Sudan’s transitional government headed by General Abdel Fattah al-Burhan saw off an armed uprising last month which helped strengthen confidence in the government. The events are worthy of a second look now that Burhan announced, following a historic meeting in Kampala, that Sudan and Israel would normalize their relations. At present only three other Arab League members – Israel, Jordan and Eritrea have such a relationship with Israel.
Many believe the revolt whose gunfire lit-up the night sky was more than a mutiny and was in fact a coup attempt.
If true, it is worth pointing out that Sudan is no stranger to coup attempts. During the rule of Sudanese President Omar al-Bashir he saw off more than his fare share. Al-Bashir knew a thing or two about coups. In 1989 a coup, launched by Gordon College students and military officers in Khartoum with the support of Muslim Brotherhood affiliated groups, was bloodless. The deposed dictator was permitted to fly to Egypt with his family, aides and heirlooms by Omar Al Bashir who would rule until being toppled in another coup following weeks of protests in Sudan last year. Al Bashir is currently under trial and there are some who would like to see him executed but, Sudan famously doesn’t execute former leaders. They depose them.
The January mutiny appears to have emerged from the elite Operations Corps of the General Intelligence Service, Sudan’s umbrella organization for intelligence agencies. Under former President Bashir, the Operations Corps was armed with heavy weapons, armored fighting vehicles, and helicopters. It was a sort of a palace guard within a palace guard. Such arrangements are not unusual in Arab states where the military and security forces are more often then not positioned against domestic rather than foreign foes.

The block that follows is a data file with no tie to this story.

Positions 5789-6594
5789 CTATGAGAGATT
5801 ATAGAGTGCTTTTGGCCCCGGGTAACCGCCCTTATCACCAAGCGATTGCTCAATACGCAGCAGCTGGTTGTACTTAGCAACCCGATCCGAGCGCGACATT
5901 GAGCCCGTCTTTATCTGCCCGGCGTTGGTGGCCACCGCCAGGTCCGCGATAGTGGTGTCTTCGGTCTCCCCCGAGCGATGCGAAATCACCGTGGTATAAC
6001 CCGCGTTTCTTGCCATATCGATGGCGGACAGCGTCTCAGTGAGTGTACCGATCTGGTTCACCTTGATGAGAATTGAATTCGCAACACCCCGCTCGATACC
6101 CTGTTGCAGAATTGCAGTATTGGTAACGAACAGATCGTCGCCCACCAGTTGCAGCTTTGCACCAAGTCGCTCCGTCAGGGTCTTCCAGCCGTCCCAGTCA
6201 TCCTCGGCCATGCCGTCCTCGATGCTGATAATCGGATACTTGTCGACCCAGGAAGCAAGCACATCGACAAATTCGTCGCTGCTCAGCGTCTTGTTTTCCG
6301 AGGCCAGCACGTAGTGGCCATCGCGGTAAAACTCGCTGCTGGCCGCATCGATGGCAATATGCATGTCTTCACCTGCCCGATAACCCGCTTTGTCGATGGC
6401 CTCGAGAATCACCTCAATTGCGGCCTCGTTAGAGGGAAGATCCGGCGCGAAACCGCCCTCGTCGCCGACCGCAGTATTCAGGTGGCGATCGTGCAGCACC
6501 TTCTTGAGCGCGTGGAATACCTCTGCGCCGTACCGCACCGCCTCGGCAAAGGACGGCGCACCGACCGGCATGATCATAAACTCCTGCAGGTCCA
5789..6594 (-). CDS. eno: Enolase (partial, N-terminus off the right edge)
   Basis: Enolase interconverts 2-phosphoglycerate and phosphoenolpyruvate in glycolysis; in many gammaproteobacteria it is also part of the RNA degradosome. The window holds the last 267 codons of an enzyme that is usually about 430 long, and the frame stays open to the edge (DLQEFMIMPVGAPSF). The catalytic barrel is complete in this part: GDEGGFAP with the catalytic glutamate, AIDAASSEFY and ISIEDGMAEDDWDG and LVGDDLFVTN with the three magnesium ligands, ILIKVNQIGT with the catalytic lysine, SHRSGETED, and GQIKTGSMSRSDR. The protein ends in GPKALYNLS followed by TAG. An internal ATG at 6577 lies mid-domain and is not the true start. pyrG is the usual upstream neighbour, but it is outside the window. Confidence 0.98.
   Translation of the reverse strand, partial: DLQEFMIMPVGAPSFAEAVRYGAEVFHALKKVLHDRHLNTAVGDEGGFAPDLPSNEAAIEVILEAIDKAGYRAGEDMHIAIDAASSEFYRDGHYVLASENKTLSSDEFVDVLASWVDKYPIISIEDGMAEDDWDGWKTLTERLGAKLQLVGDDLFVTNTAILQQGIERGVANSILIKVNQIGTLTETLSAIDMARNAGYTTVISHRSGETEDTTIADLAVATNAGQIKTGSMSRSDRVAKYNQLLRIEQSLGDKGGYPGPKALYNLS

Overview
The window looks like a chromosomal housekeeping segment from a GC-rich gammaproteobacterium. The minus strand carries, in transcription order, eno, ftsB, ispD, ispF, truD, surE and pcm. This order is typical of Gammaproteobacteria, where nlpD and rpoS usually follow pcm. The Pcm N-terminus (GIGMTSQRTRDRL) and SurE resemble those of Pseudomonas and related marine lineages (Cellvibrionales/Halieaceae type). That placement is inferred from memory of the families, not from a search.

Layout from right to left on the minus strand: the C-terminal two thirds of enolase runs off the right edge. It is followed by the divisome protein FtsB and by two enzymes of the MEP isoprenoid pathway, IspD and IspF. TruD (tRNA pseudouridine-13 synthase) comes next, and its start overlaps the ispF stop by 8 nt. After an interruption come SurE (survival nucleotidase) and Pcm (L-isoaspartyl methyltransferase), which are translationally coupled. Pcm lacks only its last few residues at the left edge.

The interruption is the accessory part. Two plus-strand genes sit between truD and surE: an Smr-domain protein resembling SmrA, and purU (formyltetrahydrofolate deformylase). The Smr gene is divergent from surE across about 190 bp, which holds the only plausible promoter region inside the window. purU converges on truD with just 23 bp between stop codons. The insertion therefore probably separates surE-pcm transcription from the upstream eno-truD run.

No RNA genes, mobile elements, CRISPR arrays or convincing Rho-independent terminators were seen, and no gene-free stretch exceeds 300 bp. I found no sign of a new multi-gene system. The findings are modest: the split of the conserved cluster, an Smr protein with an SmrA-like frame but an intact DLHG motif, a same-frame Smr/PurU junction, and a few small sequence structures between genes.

Under al-Bashir Sudan’s security services and defense forces included multiple forces with overlapping jurisdictions. Many of these forces were staffed with officers loyal to the National Congress Party – the former party of al-Bashir which was formally disbanded last year. (For those really interested in the background behind Sudan’s politics this paper is highly recommended).
At the party’s final national congress in 2017, Bashir put forward a firm vision for the future and even called for reunification with the south but, he would be gone just two years later.
Sudan’s transitional government blamed the uprising on Salah Gosh, who was twice former head of the intelligence services and is believed to be in hiding. Gosh resigned his post two days after al-Bashir stepped down from power. NISS agents loyal to Gosh have supposedly helped him avoid an arrest attempt and he is believed to be in Egypt. Meanwhile his beloved NISS was renamed the Directorate of General Intelligence Service last year.
U.S. Secretary of State Mike Pompeo announced this summer that the State department had placed Gosh under sanctions which bars him and his family from travelling to America. Gosh now finds himself in the position of being a pariah vis-a-vie the United States. It was once far different; in 2005 Gosh traveled to the United States to assit the American intelligence community
The defeat of the mutiny and the signing of a preliminary peace deal with Sudanese political groups gave Burhan and those loyal to him the confidence to push for diplomatic breakthroughs on the international stage.
With his flank secure for the moment, Abdel Fattah al-Burhan, head of the sovereign council, has moved quickly this past week as he met with Israel’s embattled Prime Minister Benjamin Netanyahu to pledge a future normalization of ties. It is unclear if either leader has the authority to make such a historic agreement. Sudan’s communist movement, long one of the strongest in the region, was quick to criticize the deal as were some in Burhan’s own government.
“I think Sudan needed a meeting like this, it is time for Khartoum to deal directly with [Israel] like other countries in the region,” said Mekki El Mograbi a former Sudanese diplomat who is not involved with the current Sudanese government,”This is better than to have other countries broker deals on Sudan’s behalf. It is not an issue to speed up or to slow down the process of normalization but the issue to start talks directly.”
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